With the group's first personnel changes in a decade, Williams replaced Burdelik and Kent Kessler replaced Bley. The new lineup appeared at the Moers Festival in '90, and Steve Lake wrote in The Wire: 'Tales of neglect are the stuff of jazz, but I've rarely encountered a case as extreme as this one ... trust me, one of the hottest, hippest, wittiest bands on the globe.'

They brought with them a superb cassette, Hal On Earth, then began recording for ECM, produced by Lake: The Finnish/Swiss Tour '90 was a record of their second trip to Europe that year; Hal recorded live in Berlin '91 with Joel Futterman, then made his solo Hal's Bells '92 in Oslo, a tour-de-force of overdubbing, worked out back in Chicago with the NRG 3 (incl. bassist Noel Kuppersmith and drummer Ed Ludwig).

The quintet's The Hal Russell Story later that year is a potted history of music as well as of Hal, but during its recording he fell ill. In '89 - 90 he had made a cassette with Ludwig and James Owens on bass called Don't Wait Too Long Or I Could Be Dead: the music business had almost waited too long; he died following heart surgery, but not before making Williams promise to keep the band's enormous repertoire alive.

Hal On Earth was reissued on CD '95 by Abduction Records of Seattle and was one of their best; the first (Nessa) album was reissued '97 by Bomba in Japan; meanwhile the NRG Ensemble carried on with composer/reedman Ken Vandermark not replacing Hal, but succeeding him: Calling All Mothers '93 was released on the Chicago Quinnah label, Glenn Good in Cadence describing Vandermark as a 'powerhouse' and the new group as 'well above ghosting for its late leader'. Steve Lake was still their producer; they toured Europe '94, Vandermark associate Daniel Scanlon subbing for Sandstrom. This Is My House '95 on Delmark was the post-Russell NRG's second album, the first without any Russell tunes; Scanlon played violin on Vandermark's 'Cut Flowers' and Don Meckley (from free improvisation trio Liof Minimula) added shortwave radio to Hunt's 'In The Middle Of Pennsylvania'.

Hal's restless, jump-cutting style was being ameliorated by a more organic communication and the group was more democratically run, but the precision, integrity and humour remain. Williams was the nominal leader, but Vandermark's presence as both writer and player is important, his clarinets adding another colour; they also worked in a duo called Cinghiale (pron. 'chin-ga-ley'); they released Hoofbeats Of The Snorting Swine '97 on EDM.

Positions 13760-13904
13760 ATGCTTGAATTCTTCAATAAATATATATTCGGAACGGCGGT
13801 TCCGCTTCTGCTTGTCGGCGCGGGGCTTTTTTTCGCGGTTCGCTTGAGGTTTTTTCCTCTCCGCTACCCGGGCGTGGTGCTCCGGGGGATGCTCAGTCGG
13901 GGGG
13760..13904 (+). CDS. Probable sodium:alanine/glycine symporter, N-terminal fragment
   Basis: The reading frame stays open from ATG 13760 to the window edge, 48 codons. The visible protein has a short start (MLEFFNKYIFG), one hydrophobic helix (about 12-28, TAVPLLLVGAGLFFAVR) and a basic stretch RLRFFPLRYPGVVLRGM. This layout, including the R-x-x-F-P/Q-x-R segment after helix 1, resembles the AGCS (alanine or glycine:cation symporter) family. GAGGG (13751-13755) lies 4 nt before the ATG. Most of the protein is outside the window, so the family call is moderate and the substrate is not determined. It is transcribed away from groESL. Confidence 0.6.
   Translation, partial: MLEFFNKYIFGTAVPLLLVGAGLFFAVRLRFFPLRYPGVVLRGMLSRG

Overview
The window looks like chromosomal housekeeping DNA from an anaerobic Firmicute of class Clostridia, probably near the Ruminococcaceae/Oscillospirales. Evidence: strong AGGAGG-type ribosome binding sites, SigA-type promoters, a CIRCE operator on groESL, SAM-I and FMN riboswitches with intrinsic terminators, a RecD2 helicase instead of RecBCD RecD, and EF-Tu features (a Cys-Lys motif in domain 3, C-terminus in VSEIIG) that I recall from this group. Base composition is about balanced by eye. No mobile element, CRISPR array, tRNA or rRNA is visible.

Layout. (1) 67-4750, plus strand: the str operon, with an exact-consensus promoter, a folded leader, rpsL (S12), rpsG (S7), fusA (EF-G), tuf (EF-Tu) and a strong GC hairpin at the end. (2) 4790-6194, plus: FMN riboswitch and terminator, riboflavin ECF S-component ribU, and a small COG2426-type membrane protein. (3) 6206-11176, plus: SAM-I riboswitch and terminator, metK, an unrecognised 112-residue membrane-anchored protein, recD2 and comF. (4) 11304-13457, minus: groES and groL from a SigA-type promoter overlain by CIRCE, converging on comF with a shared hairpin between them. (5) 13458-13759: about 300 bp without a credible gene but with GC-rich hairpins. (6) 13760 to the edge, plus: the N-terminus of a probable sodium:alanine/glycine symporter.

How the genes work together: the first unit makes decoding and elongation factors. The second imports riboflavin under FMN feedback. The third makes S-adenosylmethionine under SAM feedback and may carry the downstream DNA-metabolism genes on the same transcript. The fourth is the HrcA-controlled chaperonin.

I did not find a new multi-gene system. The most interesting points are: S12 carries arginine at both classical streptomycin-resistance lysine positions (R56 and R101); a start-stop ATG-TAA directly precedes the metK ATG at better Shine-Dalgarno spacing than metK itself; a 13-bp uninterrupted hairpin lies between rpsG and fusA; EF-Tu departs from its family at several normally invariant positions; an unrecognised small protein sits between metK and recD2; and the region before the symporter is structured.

The scene that Hal Russell kept alive is now more free. Kessler said (in Coda, interviewed by David Lewis) that Hal's influence was not direct, in the sense that he remained an avant-gardist breaking down walls, while the younger people can and do play anything with less self-consciousness. Nevertheless Russell inspired them, and (with Fred Anderson as a living guru) the Chicago scene today is thriving.

Williams gigged with the industrial rock band Die Warzau, and formed a sextet late '95 with Vandermark and Hunt to play Albert Ayler's music. Vandermark was setting the pace in the '90s, forging all his influences (everything from Texas tenors to Anthony Braxton) and playing in every conceivable format: on Chicago's Okkadisk label, he played with Hunt and pianist Jim Baker on the eponymous Caffeine, and with Kessler and drummer Curt Newton as Steelwool Trio. His own albums as leader incl. Concert For Jimmy Lyons '92 on Stoidal Circus, Standards and Utility Hitter '95 on Quinnah, the latter with the Barrage Double Trio: Vandermark, Newton and bassist Nate McBride on one channel, Williams, Kessler and Hamid Drake on the other. Peter Brötzmann came to Chicago to make a trio album and there was a two-tenor blow with Vandermark and Mats Gustafsson (and Kessler and Hunt); the DKV Trio (Hamid Drake, Kessler and Vandermark) recorded with Anderson, all this on Okka, and contributed their own live set to the first in a series of limited edition CDs on that label. Single Piece Flow '96 on Atavistic by the Ken Vandermark 5 incl. Williams, Kessler, Jeb Bishop on trombone and guitar, Tim Mulvenna on drums; Real Time '96 on Eighth Day Music was a quartet called Steam: Vandermark, Mulvenna, Kessler and Baker.